Do You Let Your Child Hug Just Anyone?

Do you have a child with Down Syndrome who just loves to hug -- everybody and anybody? Do you let them? Despite knowing it's a stereotype, Leah at Garden of Eagan sees the predisposition to hug as a danger for her children and yours. She has been teaching her kids that "hugs are for family, handshakes are for friends." How do you deal with this issue? ...more
@Rebecca Trotter Hi there! I didn't see this reply to now. Yes, I completely understand the ...more

"Why Don't Kids Like Me, Mom?"

Monday, after school, in a fit of frustration, my son declared, "I am sick of Fremont and Clarmar. Why can't I be anyone's best friend?" I paused, knowing he can be sensitive, knowing that he had a bad day/week/month, knowing that maybe it will be better tomorrow. "What happened?" "Well, sometimes it feels like the kids are mean. They don't really want to play with me. They don't want me on their team."...more
Thank you for sharing. I remember distinctly knowing that I did not fit in and not having anyone ...more

The Blessing and Curse of Technology

The advances in technology in recent years have been nothing short of a miracle for families who have children with special needs. Computers can give our kids a voice where they previously didn't have one. Certain apps can teach how to read, count, add, socialize, and so much more. They give parents a voice and a way to find other parents in the same situation. It's hard to imagine like with our kids now without technology.But then there is the other side. The side where I would love to take every iThing in this house and sell them on Ebay to the highest bidder....more

Roxy the... What?!

Meet Birdie's friend Roxy.See Roxy sit?  Sit, Roxy, sit....more

Do your kids call things "retarded"?

At Wired today, I'm tackling the R-word:It's Way Past Time to Stop Saying Things Are "Retarded"And all over the internet, in movies, and at the playground, people are still using “retarded” and “retard” in disparaging or eye-rolling ways. It’s time to stop. Way past time. I’ve heard some parents express a sense of helplessness over the subject — they don’t like that their kids say, “That is soooo retarded,” but the kids pick it up at school; what can you do?...more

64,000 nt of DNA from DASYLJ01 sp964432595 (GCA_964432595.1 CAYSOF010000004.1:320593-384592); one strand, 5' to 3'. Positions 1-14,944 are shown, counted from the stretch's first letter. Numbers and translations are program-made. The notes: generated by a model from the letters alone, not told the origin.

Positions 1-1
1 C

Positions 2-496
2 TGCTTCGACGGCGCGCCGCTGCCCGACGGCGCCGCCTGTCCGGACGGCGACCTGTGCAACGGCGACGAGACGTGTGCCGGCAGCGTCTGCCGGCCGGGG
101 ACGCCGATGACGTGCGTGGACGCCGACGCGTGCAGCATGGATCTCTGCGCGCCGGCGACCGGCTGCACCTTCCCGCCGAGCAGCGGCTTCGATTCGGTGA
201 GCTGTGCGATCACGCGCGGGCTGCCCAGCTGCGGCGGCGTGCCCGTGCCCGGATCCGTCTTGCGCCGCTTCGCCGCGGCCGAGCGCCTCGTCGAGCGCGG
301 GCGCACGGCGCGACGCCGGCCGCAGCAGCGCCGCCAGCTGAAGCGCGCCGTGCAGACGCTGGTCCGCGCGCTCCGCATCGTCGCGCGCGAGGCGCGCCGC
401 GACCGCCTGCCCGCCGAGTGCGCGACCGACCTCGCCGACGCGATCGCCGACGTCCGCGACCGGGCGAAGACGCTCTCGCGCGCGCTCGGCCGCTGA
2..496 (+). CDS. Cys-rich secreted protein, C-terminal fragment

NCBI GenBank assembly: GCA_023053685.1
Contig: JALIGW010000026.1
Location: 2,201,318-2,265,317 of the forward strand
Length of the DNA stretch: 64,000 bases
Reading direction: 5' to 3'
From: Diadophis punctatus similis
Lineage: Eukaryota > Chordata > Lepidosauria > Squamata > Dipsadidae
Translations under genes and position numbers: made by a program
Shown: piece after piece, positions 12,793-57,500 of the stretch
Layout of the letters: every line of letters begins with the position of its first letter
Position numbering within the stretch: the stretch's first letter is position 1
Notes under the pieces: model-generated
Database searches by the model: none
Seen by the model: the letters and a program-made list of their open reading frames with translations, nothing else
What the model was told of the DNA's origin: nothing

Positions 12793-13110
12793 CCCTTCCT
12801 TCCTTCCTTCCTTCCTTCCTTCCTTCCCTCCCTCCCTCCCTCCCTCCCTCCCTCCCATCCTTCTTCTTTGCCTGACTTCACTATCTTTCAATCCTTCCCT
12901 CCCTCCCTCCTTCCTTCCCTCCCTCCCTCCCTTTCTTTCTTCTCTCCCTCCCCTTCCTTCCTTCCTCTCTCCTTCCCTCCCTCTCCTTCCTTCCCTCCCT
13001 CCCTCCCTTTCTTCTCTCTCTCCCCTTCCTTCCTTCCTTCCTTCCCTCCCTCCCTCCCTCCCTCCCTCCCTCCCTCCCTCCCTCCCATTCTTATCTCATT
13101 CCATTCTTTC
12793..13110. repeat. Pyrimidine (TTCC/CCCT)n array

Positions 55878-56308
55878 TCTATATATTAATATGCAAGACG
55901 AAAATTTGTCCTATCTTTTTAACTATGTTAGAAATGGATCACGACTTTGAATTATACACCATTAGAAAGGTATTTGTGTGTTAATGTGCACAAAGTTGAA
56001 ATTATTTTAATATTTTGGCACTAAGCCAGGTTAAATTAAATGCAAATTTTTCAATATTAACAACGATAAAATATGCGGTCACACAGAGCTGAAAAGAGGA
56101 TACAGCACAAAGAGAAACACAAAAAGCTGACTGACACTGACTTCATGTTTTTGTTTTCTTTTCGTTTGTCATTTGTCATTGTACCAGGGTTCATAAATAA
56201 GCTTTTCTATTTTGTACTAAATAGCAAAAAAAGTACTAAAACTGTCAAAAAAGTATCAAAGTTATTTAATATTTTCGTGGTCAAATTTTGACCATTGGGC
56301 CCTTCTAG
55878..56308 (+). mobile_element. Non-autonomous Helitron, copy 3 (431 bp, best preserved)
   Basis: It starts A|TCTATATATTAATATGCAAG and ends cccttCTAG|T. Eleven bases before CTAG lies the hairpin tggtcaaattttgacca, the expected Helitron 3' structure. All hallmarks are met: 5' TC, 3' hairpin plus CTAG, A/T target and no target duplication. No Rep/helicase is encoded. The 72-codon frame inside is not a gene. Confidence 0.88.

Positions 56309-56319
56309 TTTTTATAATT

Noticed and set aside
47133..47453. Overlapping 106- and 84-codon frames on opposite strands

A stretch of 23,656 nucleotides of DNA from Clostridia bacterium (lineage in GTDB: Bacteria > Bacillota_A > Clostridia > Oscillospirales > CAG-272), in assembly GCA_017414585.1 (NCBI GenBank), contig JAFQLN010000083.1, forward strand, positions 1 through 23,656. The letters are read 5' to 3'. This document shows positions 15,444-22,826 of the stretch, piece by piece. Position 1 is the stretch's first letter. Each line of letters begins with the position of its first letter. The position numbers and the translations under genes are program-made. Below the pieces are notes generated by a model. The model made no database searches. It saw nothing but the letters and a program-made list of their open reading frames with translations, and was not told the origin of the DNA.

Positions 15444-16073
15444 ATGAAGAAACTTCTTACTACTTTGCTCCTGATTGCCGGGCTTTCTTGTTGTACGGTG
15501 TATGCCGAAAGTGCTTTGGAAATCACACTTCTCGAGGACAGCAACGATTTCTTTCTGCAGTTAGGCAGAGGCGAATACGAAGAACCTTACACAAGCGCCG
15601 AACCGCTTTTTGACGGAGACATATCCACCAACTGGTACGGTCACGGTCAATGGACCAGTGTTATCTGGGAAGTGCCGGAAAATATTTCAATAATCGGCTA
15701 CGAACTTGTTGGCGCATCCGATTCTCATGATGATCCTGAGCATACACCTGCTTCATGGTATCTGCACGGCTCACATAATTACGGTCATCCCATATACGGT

...and then they told us our son is autistic.

After six months of waiting, the day arrived for our son PJ's evaluation with the Early Childhood Development Team at Children's Hospital of Philadelphia. The appointment was for 9am, which meant we had to get up, fed, dressed and over the bridge into Philly during the morning rush hour. When he had his evaluation for Early Intervention, I cleaned like a psychopath. In the same manner in which I prepared for his Early Intervention eval, I cleaned. But in this case, it was us, not the apartment!...more

The One To Ann (And Her Friends)

Ann Coulter. I have nothing nice to say about you, so I really try not to say anything at all. It is a value that one of the many people who helped raise me into a responsible adult imparted on me. I am not saying I'm perfect - far from it. But I know the difference between a little bit of snarky gossip and spouting off a mouthful of batshit crazy hate. You, Ms. C, tend to do a little too much of the latter. So today I'm going to tell you how I feel about you - and it isn't going to be nice. Normally when I see you pop up on television I am in the process of changing the channel....more

The importance of an advocate

The older I get, the more I realize you don't get very far in this world without some kind of help along the way. This is definitely true of this foundation. We wouldn't be standing here if you all didn't support us, and I would have no knowledge to pass on to any of you if we didn't get to know the people we have throughout our journey. And I don't think I we will ever go along to another IEP meeting for Sean ever again. We will always take an advocate with us. ...more

The Miraculously Fantastically Magical Sticker

Never-- and I mean NEVER-- underestimate the power of a sticker.No, that's not a typo.  I meant to write "sticker".  And by sticker, I do not mean "a pointy-ended object with which to poke at things".  The sticker to which I refer could more aptly be described as "cute, colorful, sticky-paper praise"....more

Revealing the Elephant in the Room

For the first year we knew my son had Sensory Processing Disorder, we didn’t exactly hide it but I didn’t talk about it publicly. Then, once I started letting friends know about it, I decided it was better to be honest than to try to hide the fact that we were facing SPD as a family....more